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Saturday night takeaway

The last week of the Thunder basketball has been very interesting to watch

NBA: Los Angeles Clippers at Oklahoma City Thunder Alonzo Adams-USA TODAY Sports

Over the course of the last week, Oklahoma City have shown distinct improvement and ability to compete with top level teams. The Thunder have gone 2-0 this week and will aim for a clean sweep tonight against the Dallas Mavericks. It has been mighty impressive basketball when you consider that Josh Giddey and Jalen Williams have not featured at all.

Giddey is still absent with an ankle sprain and Jalen Williams will be returning tonight after suffering an orbital fracture in his debut game a few weeks ago. These are two of the Thunder’s better rotation players and so winning without them is a good sign of OKC’s overall strength.

There was one defining takeaway from the last week of action which stood out to me.

Shai’s game is now complete

SGA has played a fair few different roles during his time with the Thunder and it finally looks like that in his fourth season with the club, that Gilgeous-Alexander has found a way to weave all of those skills together.

In his first year, Shai played off the ball as a secondary creator and he was more reticent to let fly from deep. At that point in his career, Gilgeous-Alexander’s jumper was slow and had a noticeable hitch in the mechanics. He was able to knock down outside jumpers but he preferred to work his way inside.

Shai was an excellent space-creator that season in the non-painted area, his side-step and step-back jumpers were nearly unstoppable. He combined crisp, clean footwork with great deceleration and found open shot after open shot.

Once Chris Paul, Dennis Schroder and Danillo Gallinari left, the shot creation burden was left to him. The secondary playmaking opportunities against collapsed defenses completely dried up and Shai’s task was to create good offense as the primary initiator while the other team completely keyed in on him.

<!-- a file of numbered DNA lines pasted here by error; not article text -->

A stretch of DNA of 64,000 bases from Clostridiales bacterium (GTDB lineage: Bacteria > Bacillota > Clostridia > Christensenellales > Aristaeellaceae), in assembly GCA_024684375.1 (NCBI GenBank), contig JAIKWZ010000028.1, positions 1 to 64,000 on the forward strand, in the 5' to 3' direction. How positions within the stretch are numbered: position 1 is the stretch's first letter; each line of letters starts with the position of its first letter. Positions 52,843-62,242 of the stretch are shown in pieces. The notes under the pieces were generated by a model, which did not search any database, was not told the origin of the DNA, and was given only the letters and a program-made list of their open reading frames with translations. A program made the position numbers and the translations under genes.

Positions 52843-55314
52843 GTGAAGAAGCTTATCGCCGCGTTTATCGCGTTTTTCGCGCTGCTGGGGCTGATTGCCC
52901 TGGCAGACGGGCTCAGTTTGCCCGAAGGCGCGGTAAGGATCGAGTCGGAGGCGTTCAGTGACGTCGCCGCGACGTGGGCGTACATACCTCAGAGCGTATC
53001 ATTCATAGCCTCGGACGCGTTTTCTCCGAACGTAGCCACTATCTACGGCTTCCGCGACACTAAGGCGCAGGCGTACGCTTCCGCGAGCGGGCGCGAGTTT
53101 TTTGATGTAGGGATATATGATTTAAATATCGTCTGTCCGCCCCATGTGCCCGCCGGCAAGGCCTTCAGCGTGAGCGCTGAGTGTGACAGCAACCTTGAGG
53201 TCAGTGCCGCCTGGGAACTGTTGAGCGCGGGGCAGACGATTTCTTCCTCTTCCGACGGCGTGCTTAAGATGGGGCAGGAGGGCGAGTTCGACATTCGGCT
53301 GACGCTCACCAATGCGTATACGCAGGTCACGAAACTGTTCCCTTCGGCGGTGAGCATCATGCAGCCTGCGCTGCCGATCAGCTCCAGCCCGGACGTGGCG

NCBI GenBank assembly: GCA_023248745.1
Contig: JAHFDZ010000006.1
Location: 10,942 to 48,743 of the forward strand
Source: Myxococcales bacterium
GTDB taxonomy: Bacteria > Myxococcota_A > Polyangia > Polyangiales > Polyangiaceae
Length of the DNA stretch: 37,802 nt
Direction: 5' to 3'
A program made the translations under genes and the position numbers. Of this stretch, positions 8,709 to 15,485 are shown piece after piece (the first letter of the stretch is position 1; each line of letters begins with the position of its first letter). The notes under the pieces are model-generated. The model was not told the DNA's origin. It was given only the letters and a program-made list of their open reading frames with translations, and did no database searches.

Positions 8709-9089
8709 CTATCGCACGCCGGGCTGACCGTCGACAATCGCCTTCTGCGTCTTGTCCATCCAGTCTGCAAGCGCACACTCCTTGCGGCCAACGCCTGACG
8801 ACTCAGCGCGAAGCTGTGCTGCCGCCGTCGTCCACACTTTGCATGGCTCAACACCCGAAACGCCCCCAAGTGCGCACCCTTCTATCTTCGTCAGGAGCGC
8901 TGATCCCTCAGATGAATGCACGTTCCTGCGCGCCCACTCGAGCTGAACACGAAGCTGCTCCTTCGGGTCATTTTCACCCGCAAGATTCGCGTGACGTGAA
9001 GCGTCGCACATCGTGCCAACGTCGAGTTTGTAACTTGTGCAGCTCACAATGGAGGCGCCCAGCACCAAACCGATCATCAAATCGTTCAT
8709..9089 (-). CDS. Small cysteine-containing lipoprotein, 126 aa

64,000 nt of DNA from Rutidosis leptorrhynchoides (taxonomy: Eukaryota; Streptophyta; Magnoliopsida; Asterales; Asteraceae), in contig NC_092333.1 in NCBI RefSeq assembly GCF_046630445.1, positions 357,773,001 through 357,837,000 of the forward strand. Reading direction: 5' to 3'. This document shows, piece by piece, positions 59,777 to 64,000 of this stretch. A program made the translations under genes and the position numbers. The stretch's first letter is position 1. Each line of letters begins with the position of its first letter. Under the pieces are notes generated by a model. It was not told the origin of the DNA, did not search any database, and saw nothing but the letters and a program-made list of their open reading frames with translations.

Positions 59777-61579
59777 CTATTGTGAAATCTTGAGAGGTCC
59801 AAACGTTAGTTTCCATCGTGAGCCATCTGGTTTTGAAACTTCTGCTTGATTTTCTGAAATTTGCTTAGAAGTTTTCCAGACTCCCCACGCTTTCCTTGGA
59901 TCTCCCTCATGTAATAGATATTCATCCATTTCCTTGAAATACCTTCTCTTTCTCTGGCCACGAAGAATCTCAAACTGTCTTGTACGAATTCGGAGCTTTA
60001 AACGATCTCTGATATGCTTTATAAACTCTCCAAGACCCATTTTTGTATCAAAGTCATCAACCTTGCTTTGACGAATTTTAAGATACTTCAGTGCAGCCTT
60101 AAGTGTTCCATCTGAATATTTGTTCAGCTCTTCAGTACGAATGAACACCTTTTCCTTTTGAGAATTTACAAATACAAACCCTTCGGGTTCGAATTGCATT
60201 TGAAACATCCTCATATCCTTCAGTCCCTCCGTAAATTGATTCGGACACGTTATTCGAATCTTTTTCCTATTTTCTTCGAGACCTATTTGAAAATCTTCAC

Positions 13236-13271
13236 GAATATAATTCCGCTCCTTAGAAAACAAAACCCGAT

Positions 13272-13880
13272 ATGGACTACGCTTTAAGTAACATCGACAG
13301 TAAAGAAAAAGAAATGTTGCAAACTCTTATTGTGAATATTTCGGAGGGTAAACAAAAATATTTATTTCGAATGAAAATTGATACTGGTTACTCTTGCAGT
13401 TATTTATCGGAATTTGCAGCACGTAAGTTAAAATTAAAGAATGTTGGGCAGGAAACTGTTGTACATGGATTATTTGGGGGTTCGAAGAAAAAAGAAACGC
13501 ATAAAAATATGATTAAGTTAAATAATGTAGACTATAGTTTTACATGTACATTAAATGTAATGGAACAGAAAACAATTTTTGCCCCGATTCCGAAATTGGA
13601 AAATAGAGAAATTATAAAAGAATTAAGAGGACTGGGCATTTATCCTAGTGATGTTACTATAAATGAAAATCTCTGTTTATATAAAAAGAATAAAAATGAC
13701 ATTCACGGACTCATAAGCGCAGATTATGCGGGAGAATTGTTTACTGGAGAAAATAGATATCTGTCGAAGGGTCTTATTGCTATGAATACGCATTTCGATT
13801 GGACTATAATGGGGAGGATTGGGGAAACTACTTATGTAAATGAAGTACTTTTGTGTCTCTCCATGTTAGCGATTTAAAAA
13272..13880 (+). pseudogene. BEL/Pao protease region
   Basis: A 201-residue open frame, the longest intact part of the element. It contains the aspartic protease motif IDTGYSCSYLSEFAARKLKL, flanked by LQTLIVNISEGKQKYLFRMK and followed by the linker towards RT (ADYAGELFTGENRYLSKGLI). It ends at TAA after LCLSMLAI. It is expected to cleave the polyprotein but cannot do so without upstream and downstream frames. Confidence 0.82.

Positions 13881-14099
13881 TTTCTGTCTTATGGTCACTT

In the 2020-21 season, Shai elevated the Thunder into being a competitive side by nailing pull-up jumpers at a remarkable rate from way downtown. He shot 50% on 3-point pull-ups which was a stunning mark.

Gilgeous-Alexander got this shot at will and his gravity changed how teams guarded the Thunder. Dort, Hamidou Diallo and Darius Bazley all got a lot of easy looks cutting to hoop when Gilgeous-Alexander was being doubled on nearly every possession.

Last season was noticeably more difficult for Shai Gilgeous-Alexander. The plantar fasciitis sapped his burst early in the season, it was harder to get to the basket completely uncontested. I think that those early season struggles benefitted Shai hugely as he became more comfortable finishing through contact at the rim.

So far this season, we have seen Shai use every single element of his game. The smooth, silky mid-range jumpers are back. The same can be said for his strong, panther-like drives to the rim. Gilgeous-Alexander is playing with grace, purpose and outstanding court awareness.

His shot diet is indicative of Shai’s completeness as a three-level scorer. 35.9% of his field goal attempts come in the short mid-range area (3-10ft). 81.5% of his total field goal attempts are shot attempts below the arc. His 3-point attempts have declined slightly from 28.2% to 18.5% but he is getting high-quality, assisted scoring opportunities, 57.1% of his makes are assisted.

Providing that Shai can sustain his performance levels, the Thunder may end up overachieving relative to preseason expectations. He is a unicorn in the sense that Gilgeous-Alexander is both a floor and ceiling-raiser.

If you look at the great shooting guards who have played in the NBA, they all added value to their teams in every facet of the game. Jerry West’s scoring was something to be admired but he made his money on the defensive end of the floor by making life difficult for elite players like Walt Frazier and John Havlicek. The same could be said for Michael Jordan, Kobe Bryant and Dwyane Wade.

Gilgeous-Alexander is nowhere near being an all-time great yet but he does add value to the Thunder every time he steps on the court. Shai can lock up the opposing team’s perimeter threat, bring others into play, get efficient baskets and execute with precision with the clutch.

He has done his part to be ready for the playoffs, it is now up to Sam Presti to build a roster that meets that desire and ambition.